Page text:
If the political establishment responds to a situation like this as if it’s something that must only play out between a corporate & the market, it's coming of age of Indian capitalism.
this week’s National Interest isn’t about Gautam Adani. This is, instead, about Indian capitalism.
This is the toughest stress test for Indian capitalism in our independent history. Or, more precisely, post-1991 history. Since the expansion, opening up and modernisation of Indian markets began in the summer of 1991, many crises have struck it periodically.
Among these were HPrannoy and Radhika Roy and the world of news this week onarshad Mehta, Ketan Parekh, Fairgrowth and others. Each one held out a crippling threat to Indian markets and to the new equity culture among common Indians, which is so crucial to a new capitalism.
Each rocked Parliament, pauperised many well-meaning investors and sent some crooks to jail, if briefly. But there are five crucial differences between these and now:
• None of these crises arose when the Indian markets and economy were globally integrated.
• These were crises of domestic markets where domestic interventions, either by financial or regulatory institutions — or even a phone call from North Block — could make a difference. The latest one is playing out fully in global markets and, more importantly, international media.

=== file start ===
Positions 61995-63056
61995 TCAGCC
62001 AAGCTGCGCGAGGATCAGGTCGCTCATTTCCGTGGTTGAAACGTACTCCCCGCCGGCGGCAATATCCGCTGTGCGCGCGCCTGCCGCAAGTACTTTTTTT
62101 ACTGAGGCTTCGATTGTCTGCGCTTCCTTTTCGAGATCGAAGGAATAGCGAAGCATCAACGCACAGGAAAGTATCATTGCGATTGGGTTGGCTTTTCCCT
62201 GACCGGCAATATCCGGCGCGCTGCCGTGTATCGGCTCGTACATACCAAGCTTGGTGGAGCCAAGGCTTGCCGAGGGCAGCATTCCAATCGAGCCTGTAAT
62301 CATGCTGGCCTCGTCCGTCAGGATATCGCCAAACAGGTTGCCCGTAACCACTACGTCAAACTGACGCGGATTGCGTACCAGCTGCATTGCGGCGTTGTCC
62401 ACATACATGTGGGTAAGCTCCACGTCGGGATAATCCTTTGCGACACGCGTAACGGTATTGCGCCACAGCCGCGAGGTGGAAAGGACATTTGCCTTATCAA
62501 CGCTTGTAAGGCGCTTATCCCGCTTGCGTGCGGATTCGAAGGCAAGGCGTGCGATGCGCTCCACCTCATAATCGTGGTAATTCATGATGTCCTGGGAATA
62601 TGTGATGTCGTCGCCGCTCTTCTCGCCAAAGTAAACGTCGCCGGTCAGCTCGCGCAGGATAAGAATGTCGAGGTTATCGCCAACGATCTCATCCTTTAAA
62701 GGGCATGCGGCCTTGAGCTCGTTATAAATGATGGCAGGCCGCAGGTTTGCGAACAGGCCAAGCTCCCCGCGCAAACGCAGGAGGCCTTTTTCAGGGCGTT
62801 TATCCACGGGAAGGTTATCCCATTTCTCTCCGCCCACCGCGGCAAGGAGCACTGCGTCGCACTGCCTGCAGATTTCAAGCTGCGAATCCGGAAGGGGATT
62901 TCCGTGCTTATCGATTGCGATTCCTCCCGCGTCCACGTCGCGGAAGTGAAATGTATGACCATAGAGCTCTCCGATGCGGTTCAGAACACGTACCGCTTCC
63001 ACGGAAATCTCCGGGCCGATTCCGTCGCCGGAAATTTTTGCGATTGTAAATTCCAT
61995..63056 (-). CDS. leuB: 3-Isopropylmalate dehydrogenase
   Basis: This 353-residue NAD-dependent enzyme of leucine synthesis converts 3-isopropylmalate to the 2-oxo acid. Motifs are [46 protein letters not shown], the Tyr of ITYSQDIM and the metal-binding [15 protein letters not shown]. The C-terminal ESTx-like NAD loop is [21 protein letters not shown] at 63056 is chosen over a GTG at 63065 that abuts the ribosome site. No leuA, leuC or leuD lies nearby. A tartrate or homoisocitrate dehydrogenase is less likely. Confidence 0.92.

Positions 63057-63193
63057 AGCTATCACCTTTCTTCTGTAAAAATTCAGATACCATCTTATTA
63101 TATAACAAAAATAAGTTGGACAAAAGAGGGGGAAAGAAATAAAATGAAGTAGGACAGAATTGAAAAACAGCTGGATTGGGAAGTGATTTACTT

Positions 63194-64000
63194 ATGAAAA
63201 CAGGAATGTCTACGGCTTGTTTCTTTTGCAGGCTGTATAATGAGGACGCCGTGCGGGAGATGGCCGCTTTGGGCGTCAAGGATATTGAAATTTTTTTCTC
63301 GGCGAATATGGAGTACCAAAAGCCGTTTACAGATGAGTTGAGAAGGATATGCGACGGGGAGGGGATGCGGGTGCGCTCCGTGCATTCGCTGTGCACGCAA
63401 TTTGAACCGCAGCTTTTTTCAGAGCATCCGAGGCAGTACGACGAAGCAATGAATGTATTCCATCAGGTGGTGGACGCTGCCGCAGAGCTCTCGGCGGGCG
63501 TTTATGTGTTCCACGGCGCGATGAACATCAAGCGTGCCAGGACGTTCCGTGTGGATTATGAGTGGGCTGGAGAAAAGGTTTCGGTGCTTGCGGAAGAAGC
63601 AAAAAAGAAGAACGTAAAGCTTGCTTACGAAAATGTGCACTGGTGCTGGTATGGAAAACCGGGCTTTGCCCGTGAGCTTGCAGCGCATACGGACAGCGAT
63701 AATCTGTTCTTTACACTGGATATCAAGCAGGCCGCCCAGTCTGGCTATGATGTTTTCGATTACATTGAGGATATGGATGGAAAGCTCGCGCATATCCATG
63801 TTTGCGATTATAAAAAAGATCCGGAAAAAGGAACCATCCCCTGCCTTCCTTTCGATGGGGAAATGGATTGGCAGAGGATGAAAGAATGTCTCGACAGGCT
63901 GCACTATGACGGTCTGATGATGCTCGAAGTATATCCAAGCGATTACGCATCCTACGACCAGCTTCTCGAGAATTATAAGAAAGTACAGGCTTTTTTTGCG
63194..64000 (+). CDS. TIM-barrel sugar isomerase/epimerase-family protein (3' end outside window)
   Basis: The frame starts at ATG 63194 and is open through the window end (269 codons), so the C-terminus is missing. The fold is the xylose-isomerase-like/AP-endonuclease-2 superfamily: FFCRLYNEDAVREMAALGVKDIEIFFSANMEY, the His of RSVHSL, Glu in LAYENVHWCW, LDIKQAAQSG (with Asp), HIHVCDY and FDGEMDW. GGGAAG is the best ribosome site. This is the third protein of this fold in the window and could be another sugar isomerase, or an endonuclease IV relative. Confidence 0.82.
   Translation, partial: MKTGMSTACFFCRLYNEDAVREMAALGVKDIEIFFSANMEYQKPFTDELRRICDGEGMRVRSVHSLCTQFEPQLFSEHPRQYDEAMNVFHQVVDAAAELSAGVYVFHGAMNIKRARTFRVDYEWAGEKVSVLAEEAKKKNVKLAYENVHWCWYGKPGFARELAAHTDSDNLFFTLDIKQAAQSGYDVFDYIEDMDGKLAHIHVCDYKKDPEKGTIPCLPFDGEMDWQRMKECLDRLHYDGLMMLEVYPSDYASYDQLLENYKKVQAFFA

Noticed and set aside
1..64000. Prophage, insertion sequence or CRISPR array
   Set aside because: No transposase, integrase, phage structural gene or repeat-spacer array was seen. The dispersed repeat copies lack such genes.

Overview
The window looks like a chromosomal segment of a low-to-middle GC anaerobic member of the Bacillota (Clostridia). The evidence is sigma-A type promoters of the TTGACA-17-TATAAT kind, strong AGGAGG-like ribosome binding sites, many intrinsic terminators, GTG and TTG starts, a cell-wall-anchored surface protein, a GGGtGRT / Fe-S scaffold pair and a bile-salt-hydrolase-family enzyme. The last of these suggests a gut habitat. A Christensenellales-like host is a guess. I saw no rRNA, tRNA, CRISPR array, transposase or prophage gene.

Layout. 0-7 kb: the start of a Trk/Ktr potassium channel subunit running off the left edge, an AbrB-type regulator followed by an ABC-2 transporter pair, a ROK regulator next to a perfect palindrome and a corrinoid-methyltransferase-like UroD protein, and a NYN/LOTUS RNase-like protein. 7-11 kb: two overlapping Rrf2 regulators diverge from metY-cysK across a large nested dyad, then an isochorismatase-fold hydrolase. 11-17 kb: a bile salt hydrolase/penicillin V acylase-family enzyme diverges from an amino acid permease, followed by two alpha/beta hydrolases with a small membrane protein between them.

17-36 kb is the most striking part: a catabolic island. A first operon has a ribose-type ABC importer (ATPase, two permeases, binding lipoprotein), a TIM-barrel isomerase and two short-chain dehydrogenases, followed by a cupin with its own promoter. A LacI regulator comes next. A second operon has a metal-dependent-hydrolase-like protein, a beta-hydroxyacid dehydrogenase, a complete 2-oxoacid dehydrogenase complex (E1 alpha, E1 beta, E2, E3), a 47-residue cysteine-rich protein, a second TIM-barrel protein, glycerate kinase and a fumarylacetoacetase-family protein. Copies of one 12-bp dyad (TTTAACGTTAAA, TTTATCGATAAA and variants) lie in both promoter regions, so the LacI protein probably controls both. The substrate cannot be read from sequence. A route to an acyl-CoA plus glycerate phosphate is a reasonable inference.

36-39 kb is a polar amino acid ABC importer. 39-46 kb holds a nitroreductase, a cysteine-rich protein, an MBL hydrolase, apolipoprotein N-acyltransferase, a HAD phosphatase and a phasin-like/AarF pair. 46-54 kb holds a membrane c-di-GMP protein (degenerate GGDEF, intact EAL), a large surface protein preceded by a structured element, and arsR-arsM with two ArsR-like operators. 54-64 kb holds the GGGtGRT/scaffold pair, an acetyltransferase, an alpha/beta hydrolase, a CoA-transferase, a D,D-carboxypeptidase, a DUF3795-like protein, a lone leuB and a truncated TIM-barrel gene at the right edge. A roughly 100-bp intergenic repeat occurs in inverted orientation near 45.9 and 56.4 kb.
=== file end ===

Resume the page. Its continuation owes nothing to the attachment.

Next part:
• The old crises — check out the so-called KP-7 (KP for Ketan Parekh) for example — mostly concerned Indian companies doing the bulk of their business in India. This one is about India’s most globalised corporate.
• The earlier crises emerged here, and the whistleblowers or investigative journalists who exposed these were Indian. This one has been triggered by a very foreign and tiny financial institution.
• The fifth, and the most significant, difference from the standpoint of this column — is that those who’ve created this kerfuffle aren’t whistleblowers. Nor are they activist shareholders. They are coming at it purely for profit. They are short-sellers. They have a fully disclosed vested interest in bringing down the share price of a company they’re ‘investing’ in by short-selling its US-traded bonds and non-Indian-traded derivative instruments. Who said you only make money in the stock markets when your share goes up?
The reason we list this fifth difference as the most critical is simple. When foreigners invest in our companies, when our companies list overseas, when the world sings our praises, when FDI and FPI figures zoom, we celebrate. Do we, at the same time, have the nerve to take the downsides that come with it?